Though he will be walking on the riverfront on occasion, as I speculated Dr. Howard Smith would be doing , he won't be there all the time.
Neither will he be “sitting on the deck chair all day,” said our TUFSD superintendent. Smith announced last week to school staff that he would be saying goodbye after finishing out one more school year here.
That rounds out a 12-year term, which Smith said is long in the life of a superintendent. Most superintendents stick around for a national average of less than four years, he said. Smith's term makes him one of the most senior supers in the region.
Though he planned to give it two more years and retire at the age of 62, he decided for a confluence of reasons to wrap up sooner at the age of 61. “I do qualify for the same incentive that was offered to all the retiring faculty,” he said, “but that really wasn't the deciding factor.”
Smith said it's a cyclical job and he saw himself nearing the end his cycle. Perhaps, he said, it's best now for someone with a different perspective to address the issues that seem to have him feeling a bit beaten down by the system. “I work for the community, I work for the school,” he said, “but more and more I was being made to feel by the State Education Department like I work for them.”
Smith spoke of the mandates coming down from Albany and D.C., in which , seem entrapped. “Schools are really being driven by agendas from afar. And it seems to be more politically driven than education driven. It's probably time for someone to bring new positive energy to this next chapter in education.”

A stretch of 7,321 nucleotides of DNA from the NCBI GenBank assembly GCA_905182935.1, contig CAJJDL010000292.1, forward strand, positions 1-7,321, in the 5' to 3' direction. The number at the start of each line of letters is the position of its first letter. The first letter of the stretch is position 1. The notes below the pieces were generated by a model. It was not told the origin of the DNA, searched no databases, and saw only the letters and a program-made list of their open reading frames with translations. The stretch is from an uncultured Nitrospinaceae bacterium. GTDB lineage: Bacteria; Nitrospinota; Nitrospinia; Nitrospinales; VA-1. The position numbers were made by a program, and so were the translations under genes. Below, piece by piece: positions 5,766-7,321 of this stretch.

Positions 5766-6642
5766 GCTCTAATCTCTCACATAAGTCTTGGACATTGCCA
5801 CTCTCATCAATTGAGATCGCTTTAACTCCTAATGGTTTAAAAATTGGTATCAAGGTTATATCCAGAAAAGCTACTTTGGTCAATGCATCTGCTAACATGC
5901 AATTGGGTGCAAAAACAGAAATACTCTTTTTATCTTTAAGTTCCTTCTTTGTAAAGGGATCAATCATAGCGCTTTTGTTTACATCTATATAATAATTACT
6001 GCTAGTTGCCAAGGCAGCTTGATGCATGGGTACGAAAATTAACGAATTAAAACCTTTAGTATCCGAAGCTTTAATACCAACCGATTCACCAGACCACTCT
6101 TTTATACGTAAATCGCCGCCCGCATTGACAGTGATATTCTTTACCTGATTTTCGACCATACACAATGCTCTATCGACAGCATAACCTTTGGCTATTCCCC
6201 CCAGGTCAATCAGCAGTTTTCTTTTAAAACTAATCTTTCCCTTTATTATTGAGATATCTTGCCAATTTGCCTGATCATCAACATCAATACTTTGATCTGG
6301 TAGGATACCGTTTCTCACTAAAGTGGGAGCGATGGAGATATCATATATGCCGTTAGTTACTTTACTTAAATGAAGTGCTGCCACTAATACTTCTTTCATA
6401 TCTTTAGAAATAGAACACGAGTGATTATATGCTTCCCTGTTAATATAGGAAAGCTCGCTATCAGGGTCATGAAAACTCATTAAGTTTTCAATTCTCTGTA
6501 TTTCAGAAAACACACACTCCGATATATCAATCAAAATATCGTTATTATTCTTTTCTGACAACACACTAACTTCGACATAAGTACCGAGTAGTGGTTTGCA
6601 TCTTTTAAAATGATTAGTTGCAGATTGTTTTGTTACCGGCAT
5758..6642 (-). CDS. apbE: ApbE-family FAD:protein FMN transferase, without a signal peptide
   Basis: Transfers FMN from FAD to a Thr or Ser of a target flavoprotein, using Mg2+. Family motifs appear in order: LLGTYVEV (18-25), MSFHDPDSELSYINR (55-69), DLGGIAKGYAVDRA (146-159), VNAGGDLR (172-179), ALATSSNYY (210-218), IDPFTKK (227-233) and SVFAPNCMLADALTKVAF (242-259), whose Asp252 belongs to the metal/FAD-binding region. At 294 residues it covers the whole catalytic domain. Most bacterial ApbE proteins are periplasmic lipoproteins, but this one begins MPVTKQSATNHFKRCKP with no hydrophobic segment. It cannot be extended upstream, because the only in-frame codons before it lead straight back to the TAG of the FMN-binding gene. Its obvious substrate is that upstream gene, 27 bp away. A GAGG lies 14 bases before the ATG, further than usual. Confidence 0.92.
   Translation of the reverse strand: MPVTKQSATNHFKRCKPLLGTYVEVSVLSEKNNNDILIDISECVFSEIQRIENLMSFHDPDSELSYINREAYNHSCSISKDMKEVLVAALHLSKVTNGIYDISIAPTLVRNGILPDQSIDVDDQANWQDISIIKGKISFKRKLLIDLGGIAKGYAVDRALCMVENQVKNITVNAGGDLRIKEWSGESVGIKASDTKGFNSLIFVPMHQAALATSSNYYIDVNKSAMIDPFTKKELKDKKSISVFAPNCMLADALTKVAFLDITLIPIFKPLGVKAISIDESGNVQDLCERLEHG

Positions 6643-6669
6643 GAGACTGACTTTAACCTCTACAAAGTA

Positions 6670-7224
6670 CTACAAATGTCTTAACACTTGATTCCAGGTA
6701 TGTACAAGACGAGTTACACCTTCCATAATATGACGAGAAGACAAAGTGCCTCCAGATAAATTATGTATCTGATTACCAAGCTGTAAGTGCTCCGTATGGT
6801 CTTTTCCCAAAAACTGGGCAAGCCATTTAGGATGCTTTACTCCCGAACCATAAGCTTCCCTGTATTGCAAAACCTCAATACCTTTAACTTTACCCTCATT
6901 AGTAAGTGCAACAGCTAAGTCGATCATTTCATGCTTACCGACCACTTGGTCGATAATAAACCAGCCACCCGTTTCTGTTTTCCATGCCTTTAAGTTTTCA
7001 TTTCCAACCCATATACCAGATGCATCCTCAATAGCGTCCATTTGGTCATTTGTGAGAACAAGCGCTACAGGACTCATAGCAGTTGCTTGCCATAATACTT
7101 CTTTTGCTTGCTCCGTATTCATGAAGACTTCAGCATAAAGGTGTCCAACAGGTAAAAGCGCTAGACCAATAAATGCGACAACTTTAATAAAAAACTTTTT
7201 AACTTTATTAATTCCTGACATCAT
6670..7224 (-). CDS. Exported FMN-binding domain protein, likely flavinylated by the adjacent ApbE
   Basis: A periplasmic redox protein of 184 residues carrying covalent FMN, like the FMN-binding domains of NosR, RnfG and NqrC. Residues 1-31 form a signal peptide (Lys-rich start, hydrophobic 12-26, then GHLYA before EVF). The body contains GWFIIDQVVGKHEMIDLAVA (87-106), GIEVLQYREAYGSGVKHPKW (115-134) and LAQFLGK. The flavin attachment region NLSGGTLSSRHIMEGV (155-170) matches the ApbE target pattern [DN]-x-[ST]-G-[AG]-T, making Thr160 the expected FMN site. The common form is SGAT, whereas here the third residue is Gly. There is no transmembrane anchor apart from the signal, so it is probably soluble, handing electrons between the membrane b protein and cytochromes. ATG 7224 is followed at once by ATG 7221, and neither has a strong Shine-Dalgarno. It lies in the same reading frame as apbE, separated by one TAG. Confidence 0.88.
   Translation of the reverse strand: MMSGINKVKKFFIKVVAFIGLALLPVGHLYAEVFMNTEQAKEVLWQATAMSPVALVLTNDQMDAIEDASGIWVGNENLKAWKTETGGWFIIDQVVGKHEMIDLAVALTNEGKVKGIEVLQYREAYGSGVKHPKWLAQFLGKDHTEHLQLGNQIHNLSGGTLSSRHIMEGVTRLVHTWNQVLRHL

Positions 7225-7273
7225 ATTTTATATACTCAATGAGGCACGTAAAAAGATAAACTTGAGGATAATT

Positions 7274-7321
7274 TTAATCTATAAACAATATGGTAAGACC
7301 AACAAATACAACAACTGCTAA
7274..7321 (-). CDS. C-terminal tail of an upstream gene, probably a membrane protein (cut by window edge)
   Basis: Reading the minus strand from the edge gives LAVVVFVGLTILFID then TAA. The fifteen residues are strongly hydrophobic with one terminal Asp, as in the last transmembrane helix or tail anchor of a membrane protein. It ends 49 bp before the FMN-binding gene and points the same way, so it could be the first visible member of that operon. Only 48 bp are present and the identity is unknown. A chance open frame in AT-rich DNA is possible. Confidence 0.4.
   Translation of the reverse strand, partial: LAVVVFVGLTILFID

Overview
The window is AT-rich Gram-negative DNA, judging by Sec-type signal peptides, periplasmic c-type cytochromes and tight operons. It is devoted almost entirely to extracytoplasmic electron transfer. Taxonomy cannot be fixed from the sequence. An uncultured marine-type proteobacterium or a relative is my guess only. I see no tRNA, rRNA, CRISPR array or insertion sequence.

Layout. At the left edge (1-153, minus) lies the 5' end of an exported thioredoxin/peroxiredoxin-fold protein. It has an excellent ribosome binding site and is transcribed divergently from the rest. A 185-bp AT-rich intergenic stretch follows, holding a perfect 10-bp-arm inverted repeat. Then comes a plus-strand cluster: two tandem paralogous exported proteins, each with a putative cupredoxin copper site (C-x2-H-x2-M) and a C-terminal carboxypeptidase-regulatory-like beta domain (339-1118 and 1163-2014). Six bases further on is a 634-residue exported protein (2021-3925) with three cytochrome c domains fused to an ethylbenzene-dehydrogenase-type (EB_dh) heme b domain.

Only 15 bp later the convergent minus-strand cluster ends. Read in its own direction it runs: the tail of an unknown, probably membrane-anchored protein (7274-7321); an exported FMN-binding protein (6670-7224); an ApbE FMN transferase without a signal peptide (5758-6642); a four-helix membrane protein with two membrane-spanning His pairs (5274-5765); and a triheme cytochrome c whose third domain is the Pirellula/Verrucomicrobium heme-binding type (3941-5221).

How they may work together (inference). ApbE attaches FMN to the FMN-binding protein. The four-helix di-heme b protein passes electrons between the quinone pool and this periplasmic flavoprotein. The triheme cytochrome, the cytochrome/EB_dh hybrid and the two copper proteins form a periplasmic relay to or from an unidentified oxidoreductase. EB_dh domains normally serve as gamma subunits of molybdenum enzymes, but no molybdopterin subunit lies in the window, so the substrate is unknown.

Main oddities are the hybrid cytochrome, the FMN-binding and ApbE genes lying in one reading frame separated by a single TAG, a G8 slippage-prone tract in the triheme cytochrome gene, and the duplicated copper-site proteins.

As far as his own plans? “That's the fun part,” he said, referring to a year he will have both to ease out and to make his own plans, which won't be to “retire retire,” mind you. Smith said he's interested in the nonprofit sector and exploring opportunities there. He wouldn't mind consulting in areas of public schooling that “appeal to me.”
Humans have a longer life span these days, so assuming continued good health, that's could be another 30 years of plans ahead of him, the equivalent of a “whole working life,” Smith said. He's not about to stop working, entirely. In addition to traveling, seeing his two kids and one grandkid more (between NYC and Burlington, Vermont where he keeps a little place with his wife), he is enjoying the prospect of working not out of obligation but desire.
For many, retirement can be “agonizing,” Smith said, because their identity is so bound up in their career. But “I don't see it as an end point, just an opportunity to do something different.”
In his long career in education, Smith said his job as superintendent here in our TUFSD was “probably the one I've loved the most.”
And he won't leave it high and dry. A year is a long lead time, as District Clerk Nelly Valentin said, and Smith has offered the Board his involvement in the replacement process as much as they like. The Board would retain a specialized search consultant, he said. The job would likely go to someone who is already a superintendent elsewhere, but anything's possible. "You never know who might present themselves."